I told this story as typical of the sort of living overseas experience that most people have no idea about – until they’re there. There isn’t much you can do about it, but just knowing that everyone goes through similarly frustrating times can make it feel a lot easier to cope with.

So I thought I might call the book “When there’s Twenty Types of Mango but No Bananas”. It was a great title – catchy, interesting, funny even. But did it tell the reader enough about what was in the book, or who it was aimed at? I decided to try it out in a few different online forums that I belong to – one made up of personal friends, one of professional writers, and one of expats. The results were fascinating – as well as disheartening. The general consensus amongst my non-expat, non-writer friends was that this was some sort of euphemism for sex. The expats mostly liked it – they were much more likely to get it, although they all had their own ideas about what the book should be called and I soon got into a lengthy discussion about whether I could at least use the term “trailing spouse” in a sort of post-modern, ironic way.

But the one who finally put me off using the title completely, even with a sub-heading which explained more about the book, was a member of the writers group who was also an Asian expat. She explained that in some Asian cultures, the term banana was used to describe an Asian who had become too westernised – yellow on the outside, white in the middle (I had heard coconut used in a similar way in the Caribbean). That settled it. I really didn’t need a title which might be associated in any way with a possible racist term when it was about living in foreign cultures. Just like I didn’t want people to think it was about how differently men and women adapt to living overseas (one of the other guesses!).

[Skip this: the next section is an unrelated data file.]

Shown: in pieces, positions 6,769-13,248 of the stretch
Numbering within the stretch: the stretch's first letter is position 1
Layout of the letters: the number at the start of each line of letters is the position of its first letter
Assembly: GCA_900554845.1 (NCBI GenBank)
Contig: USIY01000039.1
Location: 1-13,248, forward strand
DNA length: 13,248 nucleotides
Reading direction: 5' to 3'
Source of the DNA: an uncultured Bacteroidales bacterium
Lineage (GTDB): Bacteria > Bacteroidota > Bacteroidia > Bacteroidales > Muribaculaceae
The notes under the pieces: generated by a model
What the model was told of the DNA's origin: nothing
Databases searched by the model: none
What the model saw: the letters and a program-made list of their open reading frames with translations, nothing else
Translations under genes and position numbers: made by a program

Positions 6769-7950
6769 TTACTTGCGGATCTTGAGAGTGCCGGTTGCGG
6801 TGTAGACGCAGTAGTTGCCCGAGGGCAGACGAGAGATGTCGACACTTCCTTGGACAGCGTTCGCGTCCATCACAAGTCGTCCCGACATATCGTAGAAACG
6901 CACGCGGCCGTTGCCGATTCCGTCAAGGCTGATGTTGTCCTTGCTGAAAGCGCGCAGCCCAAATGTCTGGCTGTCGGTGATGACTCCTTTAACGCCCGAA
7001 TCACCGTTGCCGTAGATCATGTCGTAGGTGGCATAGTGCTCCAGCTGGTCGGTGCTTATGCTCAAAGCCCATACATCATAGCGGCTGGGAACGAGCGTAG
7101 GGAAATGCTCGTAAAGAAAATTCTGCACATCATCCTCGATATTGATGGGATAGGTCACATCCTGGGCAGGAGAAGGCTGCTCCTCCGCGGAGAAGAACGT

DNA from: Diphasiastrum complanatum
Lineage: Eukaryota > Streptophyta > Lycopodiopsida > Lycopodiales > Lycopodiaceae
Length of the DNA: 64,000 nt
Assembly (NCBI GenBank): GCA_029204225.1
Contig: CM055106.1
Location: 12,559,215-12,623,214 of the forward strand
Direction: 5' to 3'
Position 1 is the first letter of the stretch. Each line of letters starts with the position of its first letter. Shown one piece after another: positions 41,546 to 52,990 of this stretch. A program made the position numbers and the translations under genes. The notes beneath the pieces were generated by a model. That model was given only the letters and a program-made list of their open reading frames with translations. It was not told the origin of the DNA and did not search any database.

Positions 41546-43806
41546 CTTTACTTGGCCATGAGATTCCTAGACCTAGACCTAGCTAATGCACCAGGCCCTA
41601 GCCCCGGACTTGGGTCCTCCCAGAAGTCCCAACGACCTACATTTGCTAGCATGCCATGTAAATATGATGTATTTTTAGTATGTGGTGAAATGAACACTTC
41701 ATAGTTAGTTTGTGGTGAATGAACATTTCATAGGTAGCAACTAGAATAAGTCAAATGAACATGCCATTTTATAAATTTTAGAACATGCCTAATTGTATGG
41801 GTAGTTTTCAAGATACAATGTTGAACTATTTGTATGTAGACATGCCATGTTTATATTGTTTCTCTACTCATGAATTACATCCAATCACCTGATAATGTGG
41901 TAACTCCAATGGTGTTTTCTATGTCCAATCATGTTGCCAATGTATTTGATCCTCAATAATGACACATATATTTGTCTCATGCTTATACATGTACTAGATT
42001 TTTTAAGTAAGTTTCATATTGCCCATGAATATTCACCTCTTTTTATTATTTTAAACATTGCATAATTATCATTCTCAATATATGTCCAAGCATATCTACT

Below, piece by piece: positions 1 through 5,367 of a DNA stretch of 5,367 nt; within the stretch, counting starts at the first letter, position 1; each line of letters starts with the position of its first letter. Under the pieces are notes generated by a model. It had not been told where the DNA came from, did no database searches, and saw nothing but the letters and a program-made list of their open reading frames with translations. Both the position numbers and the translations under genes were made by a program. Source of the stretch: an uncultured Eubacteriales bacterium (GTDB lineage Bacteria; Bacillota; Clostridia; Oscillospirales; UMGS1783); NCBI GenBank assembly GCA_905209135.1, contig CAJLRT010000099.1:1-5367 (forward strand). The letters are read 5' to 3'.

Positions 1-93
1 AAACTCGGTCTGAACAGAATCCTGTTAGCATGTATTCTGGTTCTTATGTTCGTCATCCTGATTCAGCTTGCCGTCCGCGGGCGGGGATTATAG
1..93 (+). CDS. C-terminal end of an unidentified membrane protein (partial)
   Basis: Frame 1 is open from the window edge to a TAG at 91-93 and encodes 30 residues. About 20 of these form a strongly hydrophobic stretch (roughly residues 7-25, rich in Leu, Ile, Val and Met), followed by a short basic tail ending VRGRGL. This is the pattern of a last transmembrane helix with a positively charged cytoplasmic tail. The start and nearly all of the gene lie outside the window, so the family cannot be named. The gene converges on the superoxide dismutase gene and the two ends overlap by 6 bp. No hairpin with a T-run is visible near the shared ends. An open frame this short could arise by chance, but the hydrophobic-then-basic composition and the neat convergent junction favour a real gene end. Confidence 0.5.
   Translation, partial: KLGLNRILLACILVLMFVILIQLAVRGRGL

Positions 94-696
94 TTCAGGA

Going back to basics.

So it was back to the drawing board. I was starting to feel frustrated – but through it all, I realised what this process had done was make me think as much about what I DIDN’T want the title to be as what I DID want of it. It also made me realise how much this was MY book, my vision. Others had ideas for the title, but very few of them resonated with me. None of them quite said what I wanted it to say. And finally I realised what I was looking for was a title which reflected the phrase “does what it says on the cover”. My book isn’t complicated. It isn’t emotional, it isn’t a journey, it doesn’t take you into the depths of your soul or the recesses of your mind or all those other places some books promise to take you.

So in the end what is it? It’s a guide (returning to the original concept of the Rough Guide). What’s it for? It’s to help you cope. In fact, to help you survive. Some thought the word “survive” was too negative, that I should be encouraging more than survival, it should be about conquering and winning, getting to a point where you love your new life. But that isn’t what I want – I want to help you make it through. Some will conquer, win, end up having the overseas life they always wanted. But others won’t, others will just get by until they can go home. And that’s okay too.

And who is it aimed at? It’s aimed at people going overseas – Expat’s – but specifically it’s aimed at the people they are taking with them – partners. Not spouses but partners. The term itself does imply that there should be some sort of shared ownership of the adventure and I think this is a good thing.

And that’s it. The Expat Partner’s Survival Guide. I hope you like it.